On October 16, 2012, proxy advisory firm Institutional Shareholder Services (ISS) issued for comment proposed changes to its U.S. voting policies for 2013.  ISS’s proposed changes focus primarily on compensation-related matters.  Of particular note in that regard is a modest revision to ISS’s approach to peer group selection for purposes of its pay for performance analysis.  ISS also proposed a change that highlights its concern with companies’ responsiveness to majority-supported shareholder proposals.

Peer Groups.  During the last two proxy seasons, ISS has been heavily criticized for its methodology on selecting comparative peer groups for purposes of recommending “For” or “Against” companies’ say on pay proposals.  Its current proposal acknowledges this criticism.  ISS proposes to use a company’s self-selected peers disclosed in its proxy statement as an input in its peer group methodology, subject to size and market capitalization constraints.  The revised methodology would incorporate information about a company’s self-selected peer group in order to identify a larger pool of potential peers based on the company’s and its self-selected peers’ GICS industry groups.  It would then prioritize and select the peers based on similarity of industry (as measured by a numerical identifier).  The methodology would also prioritize peers that are in a company’s self-selected group and that have also chosen the company as a peer.  By not implementing a more objective, or perhaps more transparent, methodology for constructing its peer groups, ISS appears to have left itself open to further criticism that its judgments about peer group selection are off the mark too often.  Whether ISS’s revised approach avoids that pitfall will depend on the peer group results generated by the new methodology in the upcoming proxy season.

Realizable Pay.  If a company fails ISS’s quantitative tests for pay and performance alignment, ISS conducts a qualitative review of the company’s pay practices to determine its voting recommendation on company say on pay proposals.  ISS proposes to add a comparison of realizable pay to grant date pay as part of that qualitative evaluation.  This proposal recognizes the trend toward supplemental disclosure of realizable pay, as contrasted with the grant date value of pay components mostly reflected in the Summary Compensation Table, in company proxy statements.

Stock Pledges.  Pointing to concerns of investors and companies alike with pledging of stock (due to potential violation of insider trading policies, negative impact on company stock upon foreclosure and isolation of executives or directors from economic exposure to the company’s stock through hedging or other monetization strategies), ISS proposes to include pledging of stock as a factor for a negative recommendation under the existing problematic pay practices evaluation.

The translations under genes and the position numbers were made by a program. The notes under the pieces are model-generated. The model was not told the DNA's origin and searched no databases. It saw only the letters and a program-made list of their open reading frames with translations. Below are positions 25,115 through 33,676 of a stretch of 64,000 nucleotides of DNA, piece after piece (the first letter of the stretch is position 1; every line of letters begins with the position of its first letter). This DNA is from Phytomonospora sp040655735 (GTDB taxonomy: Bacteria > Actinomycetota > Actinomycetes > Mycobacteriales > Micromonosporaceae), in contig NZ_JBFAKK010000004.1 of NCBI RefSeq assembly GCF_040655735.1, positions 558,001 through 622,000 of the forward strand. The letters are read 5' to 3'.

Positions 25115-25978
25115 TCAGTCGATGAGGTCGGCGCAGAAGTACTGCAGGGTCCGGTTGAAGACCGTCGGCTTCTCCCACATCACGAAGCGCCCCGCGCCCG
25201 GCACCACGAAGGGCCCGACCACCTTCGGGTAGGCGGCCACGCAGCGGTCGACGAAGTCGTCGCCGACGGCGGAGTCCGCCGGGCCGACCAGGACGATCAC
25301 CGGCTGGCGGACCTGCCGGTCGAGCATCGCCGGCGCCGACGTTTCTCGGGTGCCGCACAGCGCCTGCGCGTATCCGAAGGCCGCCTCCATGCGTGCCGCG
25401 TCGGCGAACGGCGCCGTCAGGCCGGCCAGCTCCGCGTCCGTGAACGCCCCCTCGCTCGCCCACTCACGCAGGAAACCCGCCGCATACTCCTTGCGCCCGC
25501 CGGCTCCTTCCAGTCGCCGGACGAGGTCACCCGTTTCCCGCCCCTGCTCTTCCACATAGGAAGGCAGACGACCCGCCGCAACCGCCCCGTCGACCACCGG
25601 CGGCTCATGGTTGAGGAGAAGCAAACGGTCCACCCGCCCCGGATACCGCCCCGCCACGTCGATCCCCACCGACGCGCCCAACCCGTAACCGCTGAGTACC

Golden Parachutes.  The Dodd Frank legislation imposed a new say on parachute voting requirement, effective generally for transactions occurring after April 25, 2011.  In recommending for these votes, ISS proposes to enhance its scrutiny of change-in-control arrangements implemented prior to that date, rather than focusing primarily on new or extended arrangements.

Environmental/Social Factors and Pay Proposals.  ISS proposes to change its position on proposals urging the use of environmental and social factors in setting executive pay from “generally vote against” to “case-by-case.”  It perceives a trend towards incorporating environmental and social non-financial performance metric into executive compensation, particularly for companies operating in industries with greater environmental risk.

Majority-Supported Proposals.  Citing institutional investors’ expectations and evolving practice, ISS proposes to recommend an “Against” or “Withhold” vote for the entire board of directors (except new nominees, who would be considered on a case-by-case basis) if a board failed to act on a shareholder proposal that received the support of a majority of votes cast in the previous year.  The current policy recommends an “Against” or “Withhold” vote against the entire board (other than new nominees, who are considered on a case-by-case basis) if the board fails to act on a proposal that received support from a majority of the shares outstanding in the previous year, or from a majority of the shares cast in the previous year and one of the two prior years.